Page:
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Philippine Government Destroys Tons of Ivory


Elephant ivory is often used to make religious objects.

Elephant ivory is often used to make religious objects.


Let’s do it again! Hello and welcome back. I’m Jim Tedder in Washington. On today’s program, a trip to the Philippines, where officials are intentionally destroying things of great value. And a look outside the VOA studios at the National Mall. Recently this large, green area in the central part of Washington, D.C. was covered with …bones! As It Is is on the air.

The Philippine government recently destroyed more than five tons of elephant tusks it had seized. The Philippines is one of the main stops on the travel route of the unlawful ivory trade from Africa to China.

The long, valuable teeth of the elephants were part of a supply collected over 17 years ending through 2009. But this is only about half the amount of what was seized at first. Officials say the search and investigation continues for nearly eight tons of ivory that are missing.

Ramon Paje is the Philippines’ Environment and Natural Resources secretary. He says he hopes that destroying the tusks in a very public way will help stop the illegal trade.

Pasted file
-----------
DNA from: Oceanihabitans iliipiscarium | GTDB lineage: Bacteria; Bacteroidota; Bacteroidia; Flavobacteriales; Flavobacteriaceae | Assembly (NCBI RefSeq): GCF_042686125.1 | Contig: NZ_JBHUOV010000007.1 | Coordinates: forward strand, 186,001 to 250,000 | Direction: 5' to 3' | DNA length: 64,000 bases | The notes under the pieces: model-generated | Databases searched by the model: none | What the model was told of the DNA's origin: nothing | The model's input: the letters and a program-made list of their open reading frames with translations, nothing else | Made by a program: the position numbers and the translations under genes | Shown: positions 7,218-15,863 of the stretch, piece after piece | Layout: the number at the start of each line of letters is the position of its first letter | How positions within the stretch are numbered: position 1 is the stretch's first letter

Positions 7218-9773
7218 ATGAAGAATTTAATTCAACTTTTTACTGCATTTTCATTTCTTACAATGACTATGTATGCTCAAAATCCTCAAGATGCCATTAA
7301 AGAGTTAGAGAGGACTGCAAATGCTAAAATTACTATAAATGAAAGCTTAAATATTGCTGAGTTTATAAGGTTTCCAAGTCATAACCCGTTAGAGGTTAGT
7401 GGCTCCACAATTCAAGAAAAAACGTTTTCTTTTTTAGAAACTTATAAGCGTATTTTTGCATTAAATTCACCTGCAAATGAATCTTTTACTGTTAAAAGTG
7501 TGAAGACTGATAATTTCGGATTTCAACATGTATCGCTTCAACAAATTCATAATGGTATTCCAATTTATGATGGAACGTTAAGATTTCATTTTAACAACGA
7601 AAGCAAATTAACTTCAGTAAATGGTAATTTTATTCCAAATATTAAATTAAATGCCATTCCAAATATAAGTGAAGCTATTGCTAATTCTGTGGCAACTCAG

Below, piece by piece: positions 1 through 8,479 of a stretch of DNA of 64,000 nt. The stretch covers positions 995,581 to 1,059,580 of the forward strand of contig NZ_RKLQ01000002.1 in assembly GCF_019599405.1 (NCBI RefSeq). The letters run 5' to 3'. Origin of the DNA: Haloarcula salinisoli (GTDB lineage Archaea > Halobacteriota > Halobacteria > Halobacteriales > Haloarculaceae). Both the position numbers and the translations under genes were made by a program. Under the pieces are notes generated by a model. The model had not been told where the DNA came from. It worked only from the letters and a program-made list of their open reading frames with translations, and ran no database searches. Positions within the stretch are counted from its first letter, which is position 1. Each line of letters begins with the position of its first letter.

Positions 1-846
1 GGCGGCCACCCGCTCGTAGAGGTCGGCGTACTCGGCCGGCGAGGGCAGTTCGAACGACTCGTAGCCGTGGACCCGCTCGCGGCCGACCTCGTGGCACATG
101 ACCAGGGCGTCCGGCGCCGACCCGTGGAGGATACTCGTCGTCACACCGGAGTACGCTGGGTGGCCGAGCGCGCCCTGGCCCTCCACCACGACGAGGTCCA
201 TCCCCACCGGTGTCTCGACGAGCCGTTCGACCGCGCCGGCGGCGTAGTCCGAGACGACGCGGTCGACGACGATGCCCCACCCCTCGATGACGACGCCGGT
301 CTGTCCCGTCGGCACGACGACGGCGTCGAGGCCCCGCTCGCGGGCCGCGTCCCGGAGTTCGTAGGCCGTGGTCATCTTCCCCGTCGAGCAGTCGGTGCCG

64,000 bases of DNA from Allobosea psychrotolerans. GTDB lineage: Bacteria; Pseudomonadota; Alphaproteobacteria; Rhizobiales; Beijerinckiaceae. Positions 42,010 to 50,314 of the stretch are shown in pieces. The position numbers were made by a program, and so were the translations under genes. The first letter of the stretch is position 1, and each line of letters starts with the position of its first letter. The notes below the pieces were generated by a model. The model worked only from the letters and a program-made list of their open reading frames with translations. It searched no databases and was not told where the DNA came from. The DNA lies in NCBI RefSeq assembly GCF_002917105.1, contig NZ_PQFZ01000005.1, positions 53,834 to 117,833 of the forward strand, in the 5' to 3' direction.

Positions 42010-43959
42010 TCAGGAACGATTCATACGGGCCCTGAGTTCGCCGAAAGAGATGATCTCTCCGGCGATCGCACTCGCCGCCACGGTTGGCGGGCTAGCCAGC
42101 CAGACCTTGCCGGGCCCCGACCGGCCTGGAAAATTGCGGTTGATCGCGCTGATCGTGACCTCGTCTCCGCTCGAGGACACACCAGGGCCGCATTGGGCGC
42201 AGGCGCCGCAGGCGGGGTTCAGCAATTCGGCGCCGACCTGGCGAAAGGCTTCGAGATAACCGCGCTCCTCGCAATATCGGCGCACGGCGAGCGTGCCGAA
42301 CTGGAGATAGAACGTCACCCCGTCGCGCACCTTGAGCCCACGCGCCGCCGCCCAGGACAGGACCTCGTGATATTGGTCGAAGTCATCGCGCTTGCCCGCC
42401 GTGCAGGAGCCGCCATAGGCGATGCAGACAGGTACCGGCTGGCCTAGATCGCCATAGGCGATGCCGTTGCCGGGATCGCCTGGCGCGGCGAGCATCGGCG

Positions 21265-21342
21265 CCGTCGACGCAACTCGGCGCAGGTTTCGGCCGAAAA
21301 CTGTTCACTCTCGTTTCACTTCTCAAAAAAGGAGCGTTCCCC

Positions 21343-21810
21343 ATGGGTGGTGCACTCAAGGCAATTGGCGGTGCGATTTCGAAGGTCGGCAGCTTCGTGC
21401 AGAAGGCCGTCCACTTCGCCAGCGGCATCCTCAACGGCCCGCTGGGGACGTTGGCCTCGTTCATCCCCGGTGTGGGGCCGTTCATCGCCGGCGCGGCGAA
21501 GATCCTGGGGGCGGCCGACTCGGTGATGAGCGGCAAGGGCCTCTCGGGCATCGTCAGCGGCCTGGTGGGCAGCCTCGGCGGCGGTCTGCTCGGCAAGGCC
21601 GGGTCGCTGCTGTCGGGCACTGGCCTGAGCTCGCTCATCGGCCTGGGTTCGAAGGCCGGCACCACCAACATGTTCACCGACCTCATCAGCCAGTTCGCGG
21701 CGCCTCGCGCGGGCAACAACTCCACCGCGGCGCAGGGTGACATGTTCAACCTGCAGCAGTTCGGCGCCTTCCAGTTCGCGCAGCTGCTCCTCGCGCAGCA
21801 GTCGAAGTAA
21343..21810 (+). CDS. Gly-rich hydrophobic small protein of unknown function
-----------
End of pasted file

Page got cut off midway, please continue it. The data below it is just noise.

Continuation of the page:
“This act is a strong statement to the rest of the world that the Philippines is serious and will not deal with illegal wildlife trade.”

Last October, the National Geographic Magazine published an investigative story about the trade. The story, by Bryan Christy, said the Philippines was not just a major transport point for raw ivory. Instead, it reported that the country is also a major buyer of religious objects made from the material.

Mr. Christy gave a presentation about his investigation before the tusk destruction. He said there is very little punishment for the crime of wildlife trafficking.

“Wildlife trafficking is among the most profitable forms, perhaps the most profitable form, of illegal transnational crime because of the penalties. The profits are good. But the penalties are close to zero.”

Mr. Christy noted that in 1989, Kenya burned 13 tons of ivory tusks. At that time, the Convention on International Trade in Endangered Species banned the ivory trade worldwide. He says the ban worked until the convention let some ivory be sold in Japan in 1999 and again in China in 2008. The reporter says China’s demand for ivory goes along with its rising economy.

The National Geographic investigation found that ivory is mainly used for religious carvings in China, the Philippines, Malaysia, Thailand and Vietnam. Mr. Christy says the ivory trade is a 50-million-dollar-a-year industry and may be much larger, because only about 10 percent of the trade has been discovered.

Still, the representative of the Lusaka Agreement Task Force expressed hope about the public destruction of ivory in Manila. Bonaventure Ebayi said it could bring about a bigger change than the one in Kenya in 1989. He said, “This is the first time that a consuming country decides voluntarily to destroy the ivory. It is a stronger message.”